Movie Review: Terror and Confusion when the threat is “Ultrasound”

A lot of movies keep their secrets well enough that they make you wonder, “What the hell is this thing about?” It’s not often that a film frustrates even veteran mass consumers of movies like me with that feeling over an hour into the viewing.

“Ultrasound” is a maddening mystery of multiple but mysteriously interconnected timelines and sets of characters, a movie the revels in its confusion. When it finally starts to reveal its point, you don’t feel rewarded for figuring it all out — because you haven’t. You just feel relieved in an “OK, sure, now I get it” and “Oh, I’m not losing it after all” sense.

It begins with a car accident that wasn’t an “accident.” We’ve seen spiked boobytrap that blew his tires in the rain, and maybe we’re not surprised when the couple who take in the driver, Glen (Vincent Kartheiser of “Mad Men”) seem…off.

Art (Bob Stephenson) is too friendly, too chatty and much older. Meeting his wife (Chelsea Lopez) is jarring, as she seems fragile and trapped. He’s too quick to share his “manic depression.” But she’s over-shared that first. That’s before she lets on that she “married my high school teacher.”

“Pretty f—-d up, huh?”

Glen is put on his guard and on his heels, wrong-footed long before the suggestion that he spend the night with the wife. His outraged protests segue to Glen and Cyndi, deep in discussion, on her marital bed.

There are these jarring jump-cuts, a flash of just a few frames of film jolting Glen to another reality, another take on the situation. There’s a ringing in his ears.


Katie (Rainey Qualley of “Ocean’s Eight”) is doing laps in a public pool, fending off the rude attentions of a creeper. She’s pregnant. Or is she? There’s an assignation with the mysterious Alex (Chris Gartin) she’s late for.

Is Cyndi pregnant, too? How does Glen end up in a wheelchair, and what do the folks in lab coats (Breeda Wool, Tunde Adebimpe) have to do with all this?

Cryptic scenes follow other cryptic scenes, conversations seem to reveal much, or nothing of importance. Connections between characters are so flimsy that you wonder if there’s been a mistake in the editing or the processing of first-time feature director Rob Schoeder’s film of Conor Stechschulte’s obscurant screenplay.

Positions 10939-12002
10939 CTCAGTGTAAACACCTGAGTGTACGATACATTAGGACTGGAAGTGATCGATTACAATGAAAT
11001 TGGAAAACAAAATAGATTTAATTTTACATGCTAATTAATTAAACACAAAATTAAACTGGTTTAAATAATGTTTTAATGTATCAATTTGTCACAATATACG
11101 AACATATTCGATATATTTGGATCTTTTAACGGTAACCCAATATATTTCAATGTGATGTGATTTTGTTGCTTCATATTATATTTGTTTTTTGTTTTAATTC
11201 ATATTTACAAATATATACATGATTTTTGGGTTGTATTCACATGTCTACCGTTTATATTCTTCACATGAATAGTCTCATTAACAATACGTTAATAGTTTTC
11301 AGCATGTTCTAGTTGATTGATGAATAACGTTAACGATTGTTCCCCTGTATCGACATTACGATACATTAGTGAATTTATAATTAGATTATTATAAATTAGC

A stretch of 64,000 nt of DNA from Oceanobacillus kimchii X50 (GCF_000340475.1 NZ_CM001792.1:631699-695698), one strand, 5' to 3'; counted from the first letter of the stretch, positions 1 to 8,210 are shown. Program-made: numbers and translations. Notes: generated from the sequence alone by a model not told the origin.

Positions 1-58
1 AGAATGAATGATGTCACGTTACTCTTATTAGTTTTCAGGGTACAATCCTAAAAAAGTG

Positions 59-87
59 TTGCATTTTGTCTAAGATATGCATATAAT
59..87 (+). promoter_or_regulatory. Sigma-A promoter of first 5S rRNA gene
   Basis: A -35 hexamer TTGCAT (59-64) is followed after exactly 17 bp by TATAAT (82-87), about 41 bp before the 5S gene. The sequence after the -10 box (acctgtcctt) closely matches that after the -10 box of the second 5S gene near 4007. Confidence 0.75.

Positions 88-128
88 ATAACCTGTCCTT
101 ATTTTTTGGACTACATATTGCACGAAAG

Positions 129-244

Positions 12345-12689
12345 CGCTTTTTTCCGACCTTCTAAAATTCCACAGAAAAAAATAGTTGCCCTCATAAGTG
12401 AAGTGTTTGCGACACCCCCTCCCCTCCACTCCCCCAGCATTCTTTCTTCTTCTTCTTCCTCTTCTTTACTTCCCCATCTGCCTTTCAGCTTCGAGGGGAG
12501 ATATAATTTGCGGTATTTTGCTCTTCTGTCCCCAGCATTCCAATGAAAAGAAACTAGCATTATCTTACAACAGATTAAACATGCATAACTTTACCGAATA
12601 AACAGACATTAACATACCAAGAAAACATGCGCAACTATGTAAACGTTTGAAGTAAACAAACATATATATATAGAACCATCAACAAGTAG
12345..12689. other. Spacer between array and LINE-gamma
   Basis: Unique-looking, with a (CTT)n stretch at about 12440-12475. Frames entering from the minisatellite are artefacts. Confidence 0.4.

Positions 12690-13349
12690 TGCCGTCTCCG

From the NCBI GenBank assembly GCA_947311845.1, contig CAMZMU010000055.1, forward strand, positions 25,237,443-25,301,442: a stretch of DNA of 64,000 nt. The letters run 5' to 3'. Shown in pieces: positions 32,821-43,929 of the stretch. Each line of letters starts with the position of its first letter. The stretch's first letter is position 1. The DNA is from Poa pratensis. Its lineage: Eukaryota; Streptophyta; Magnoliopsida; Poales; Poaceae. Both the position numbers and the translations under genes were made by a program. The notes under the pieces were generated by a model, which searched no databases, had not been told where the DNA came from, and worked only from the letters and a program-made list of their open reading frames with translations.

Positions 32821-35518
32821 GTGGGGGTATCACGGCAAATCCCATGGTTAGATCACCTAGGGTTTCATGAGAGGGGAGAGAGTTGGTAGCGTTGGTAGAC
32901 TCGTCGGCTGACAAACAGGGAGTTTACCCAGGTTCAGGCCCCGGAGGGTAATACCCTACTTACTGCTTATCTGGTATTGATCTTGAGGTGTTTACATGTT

We know the title. We hear the ringing tones, and get those David Lynch/John Carpenter subliminal flashes that hint at time, memory or reality being distorted, which sets us up for most anything.

And then the fog clears and a much more recognizable and conventional thriller unfolds.

The marvel here is how long “Ultrasound” keeps us off-balance and lost, how much the filmmakers are willing to test the viewer’s patience and the risks involved in making this sort of movie mystery in the age of streaming. It’s one thing to be trapped in a theater, ticket purchased and thus forced to accept an unfairly challenging movie on its own terms. It’s quite another when the viewer has the option of shouting “EFF this” at whatever home screen they’re experiencing this on and moving on.

“Ultrasound” challenges us to go with our instincts and first impressions no matter what we learn about characters later on, only to upend those impressions on occasion. It puzzles and annoys and maybe even infuriates.

When even the “Ahhh, so that’s what’s going on” isn’t the easy, unearned and spoon-fed reward it seems to be, you know you’ve been tested by a movie that isn’t giving you enough information for that to be a fair game.

Rating: unrated, violence, profanity

Cast: Vincent Kartheiser, Chelsea Lopez, Breeda Wool, Rainey Qualley, Tunde Adebimpe and Bob Stephenson

Credits: Directed by Rob Schroeder, scripted by Conor Stechschulte. A Magnolia/Magnet release.

Running time: 1:43

About Roger Moore

Movie Critic, formerly with McClatchy-Tribune News Service, Orlando Sentinel, published in Spin Magazine, The World and now published here, Orlando Magazine, Autoweek Magazine
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